trict was created, composed of Saline and certain of the special findings of the jury, Ottawa counties. Laws 1889, c. 118, $ 25. but permitted others to stand. The pivota Thereafter Hon. R. F. Thompson was the question of fact in the case was whether the district Judge of Saline county, and all subse lots referred to in the agreement were the quent proceedings were had in this case be homestead of F. M. and Sadie E. Schnee fore him. On the 4th of January, 1889, by The findings of the jury, which Hon. S. 0. consent of all the parties, the case was pass

Hinds, district judge, sustained as supported ed over without any formal order of con by the evidence, established that the agree tinuance until the June term of 1889. July ment set forth in the petition was void, be 1, 1889, the motions of the plaintiff and the cause it attempted to affect the homestead defendants, before referred to, came on to be of the defendants, without the joint conset heard, and were by the court taken under of both husband and wife. Upon these findadvisement, and on July 5, 1889, the court ings the plaintiff was not entitled to a made certain additional findings of fact and specific performance of the agreement, #bich conclusions of law, denied the plaintiff's mo was signed by the husband, F. M. Schnet. tion for judgment for specific performance, only. Therefore the plaintiff had his motion and held the further motion of the plaintiff for a new trial heard and determined be for money judgment, and the motion of the fore the district judge, who presided at the defendants for judgment, under advisement. trial, sa w the witnesses and could inJuly 8, 1889, the plaintiff filed a motion to telligently pass upon their testimony. After vacate and set aside the special findings, and & motion for a new trial has once been for a new trial. On July 11, 1889, the mo made, heard, and decided, a court may artion of the plaintiff for judgment for $59 bitrarily overrule all further motions made and interest, and the motion of the defend for the same purpose and based on the same ants for judgment on the findings of facts grounds. The subsequent findings made by came on to be heard, and both were sus Hon. R. F. Thompson did not materially tained. On the same day the plaintiff filed change or affect the findings of the jury, another motion for a new trial, and the de which were sustained by his predecessor, fendant F. M. Schnee made his motion for The conclusion of hion. R. F. Thompson that a new trial for error of law in awarding the premises in question were the homestead judgment against him in favor of the plain- of the defendants on October 26, 1885, wis tiff for $59 and interest, amounting to $73.45, in accord with the findings of the jury. and on the same day these motions were Upon the record presented, after Hon. S.O. heard, and each denied, and the ruling of the Hinds overruled the motion for a new trial. court was excepted to by the parties respec Hon. R. F. Thompson had no other duty to tively. H. S. Crippen brings the case here. perform than to pass upon the special findF. M. Schnee files a cross petition.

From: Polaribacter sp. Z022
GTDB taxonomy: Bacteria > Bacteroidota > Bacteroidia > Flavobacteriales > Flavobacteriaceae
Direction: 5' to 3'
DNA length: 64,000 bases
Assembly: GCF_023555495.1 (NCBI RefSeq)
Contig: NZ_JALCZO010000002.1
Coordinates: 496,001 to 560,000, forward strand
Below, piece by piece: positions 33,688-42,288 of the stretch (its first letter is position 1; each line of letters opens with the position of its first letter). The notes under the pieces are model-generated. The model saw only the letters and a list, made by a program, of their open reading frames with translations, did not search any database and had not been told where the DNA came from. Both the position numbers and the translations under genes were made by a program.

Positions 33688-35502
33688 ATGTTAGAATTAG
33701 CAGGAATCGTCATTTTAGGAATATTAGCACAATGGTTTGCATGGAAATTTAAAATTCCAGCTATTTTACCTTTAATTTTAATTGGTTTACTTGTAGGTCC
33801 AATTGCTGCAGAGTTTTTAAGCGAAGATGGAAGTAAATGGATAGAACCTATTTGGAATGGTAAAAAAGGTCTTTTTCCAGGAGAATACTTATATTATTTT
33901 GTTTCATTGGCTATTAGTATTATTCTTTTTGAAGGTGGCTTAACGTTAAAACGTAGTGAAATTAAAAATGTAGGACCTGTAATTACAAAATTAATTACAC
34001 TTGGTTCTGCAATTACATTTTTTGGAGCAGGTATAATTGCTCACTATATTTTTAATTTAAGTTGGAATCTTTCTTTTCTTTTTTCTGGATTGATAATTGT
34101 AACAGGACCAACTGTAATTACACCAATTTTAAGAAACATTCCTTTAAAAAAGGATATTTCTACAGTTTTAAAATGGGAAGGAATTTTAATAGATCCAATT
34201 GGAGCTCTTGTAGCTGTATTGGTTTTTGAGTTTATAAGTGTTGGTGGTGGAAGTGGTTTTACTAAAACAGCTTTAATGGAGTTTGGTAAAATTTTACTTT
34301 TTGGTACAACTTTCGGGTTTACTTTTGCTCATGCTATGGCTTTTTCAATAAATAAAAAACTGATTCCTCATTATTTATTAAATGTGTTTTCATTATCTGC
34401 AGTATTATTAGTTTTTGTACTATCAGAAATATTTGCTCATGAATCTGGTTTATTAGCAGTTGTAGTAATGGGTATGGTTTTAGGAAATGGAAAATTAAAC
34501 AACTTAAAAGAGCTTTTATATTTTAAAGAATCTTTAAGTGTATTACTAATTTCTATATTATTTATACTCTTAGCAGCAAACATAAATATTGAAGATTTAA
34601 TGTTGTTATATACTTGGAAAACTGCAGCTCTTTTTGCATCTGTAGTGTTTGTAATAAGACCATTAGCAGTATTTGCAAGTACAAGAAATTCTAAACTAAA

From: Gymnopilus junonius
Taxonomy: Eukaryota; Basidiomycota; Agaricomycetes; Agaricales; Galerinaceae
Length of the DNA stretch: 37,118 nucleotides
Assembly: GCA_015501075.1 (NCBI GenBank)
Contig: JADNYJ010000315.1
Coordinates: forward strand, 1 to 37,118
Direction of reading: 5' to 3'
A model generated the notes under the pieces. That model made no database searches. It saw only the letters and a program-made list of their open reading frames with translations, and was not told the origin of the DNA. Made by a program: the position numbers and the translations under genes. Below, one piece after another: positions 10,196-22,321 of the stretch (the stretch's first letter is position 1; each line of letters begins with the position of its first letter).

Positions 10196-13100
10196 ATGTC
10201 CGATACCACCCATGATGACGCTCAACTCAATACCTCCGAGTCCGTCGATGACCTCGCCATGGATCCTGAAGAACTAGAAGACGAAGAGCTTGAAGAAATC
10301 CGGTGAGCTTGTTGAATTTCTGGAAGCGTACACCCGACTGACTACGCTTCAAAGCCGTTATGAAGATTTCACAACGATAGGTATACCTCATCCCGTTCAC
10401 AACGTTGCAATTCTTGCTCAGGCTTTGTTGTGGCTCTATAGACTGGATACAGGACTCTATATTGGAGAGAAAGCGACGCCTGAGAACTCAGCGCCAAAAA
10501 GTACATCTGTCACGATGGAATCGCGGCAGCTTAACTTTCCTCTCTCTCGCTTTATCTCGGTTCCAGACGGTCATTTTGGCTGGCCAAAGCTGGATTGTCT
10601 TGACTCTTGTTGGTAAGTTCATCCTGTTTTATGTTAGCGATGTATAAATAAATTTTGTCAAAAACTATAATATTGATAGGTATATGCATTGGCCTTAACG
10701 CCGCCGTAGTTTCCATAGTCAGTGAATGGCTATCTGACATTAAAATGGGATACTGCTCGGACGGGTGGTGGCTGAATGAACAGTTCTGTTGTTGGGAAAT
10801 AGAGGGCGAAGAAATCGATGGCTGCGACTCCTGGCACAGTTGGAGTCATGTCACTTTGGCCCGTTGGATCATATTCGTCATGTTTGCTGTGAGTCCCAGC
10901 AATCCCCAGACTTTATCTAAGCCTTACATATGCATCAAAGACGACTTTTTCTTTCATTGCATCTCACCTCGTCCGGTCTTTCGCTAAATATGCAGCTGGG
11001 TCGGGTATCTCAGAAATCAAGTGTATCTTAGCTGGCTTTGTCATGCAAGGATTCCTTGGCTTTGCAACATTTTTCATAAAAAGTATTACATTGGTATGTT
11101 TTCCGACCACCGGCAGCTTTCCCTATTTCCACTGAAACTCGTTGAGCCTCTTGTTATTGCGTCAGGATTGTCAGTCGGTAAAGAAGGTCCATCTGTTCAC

ings of fact returned by the jury. The findOwen A. Bassett, for plaintiffs in error.

ings of fact support the judgment rendered, Garver & Bond, R. A. Lovitt, and J. O. Wil and this case, upon the facts presented, does son, for defendant in error.

not come within Bass v. Swingley, supra.

Upon the cross petition filed by the de HORTON, C. J., (after stating the facts.)

fendant F. N. Schnee, it is claimed, as the The contention in this case is that Hon. S. agreement affecting the homestead is poid. 0. Hinds, district judge of the fourteenth because Sadie E. Schnee, his wife, did not judicial district, heard a part of this case sign or consent thereto, that there could be in Saline county, but, before judgment was no recovery by H. F. Crippen of the $59 rendered, that the thirtieth judicial district mentioned in the agreement. We think otherwas created, embracing Saline county, and

wise. By the agreement signed by F. M. that Hon. R. F. Thompson, as district judge Schnee he was to pay H. F. Crippen the sum of the thirtieth judicial district, disposed

of $59 for expenses incurred upon the premof the motion for a new trial, and rendered ises. This part of the agreement was bindjudgment, and, therefore, that a new trial ing upon the parties, and the court commitmust of necessity be granted, under the au ted no error in rendering judgment for that thority of Bass V. Swingley, 42 Kan. 729, amount. The case of Thimes v. Stumpfr. 33 22 Pac. Rep. 714. It appears from the rec Kan. 53, 5 Pac. Rep. 431, differs from this ord that, after the thirtieth judicial district In that case, the money attempted to be re was created, Hon. R. F. Thompson, as dis covered was a part of the purchase price of trict judge, made additional findings, over the homestead, which the wife did not conruled a motion for a new trial, and rendered sent to sell. The amount in this case recorjudgment. If the record showed nothing ered is for expenses, and interest paid by further, the case of Bass v. Swingley, supra, the plaintiff upon the homestead, which the would be applicable. But it also appears husband, F. M. Schnee, agreed to pay. This that Hon. S. 0. Hinds, the judge who first part of the agreement of the parties is Dot tried the case, also heard and determined invalid or void. The judgment of the disa motion for a new trial before the thirtieth trict court will be affirmed. All the justics judicial district was created. He set aside concurring.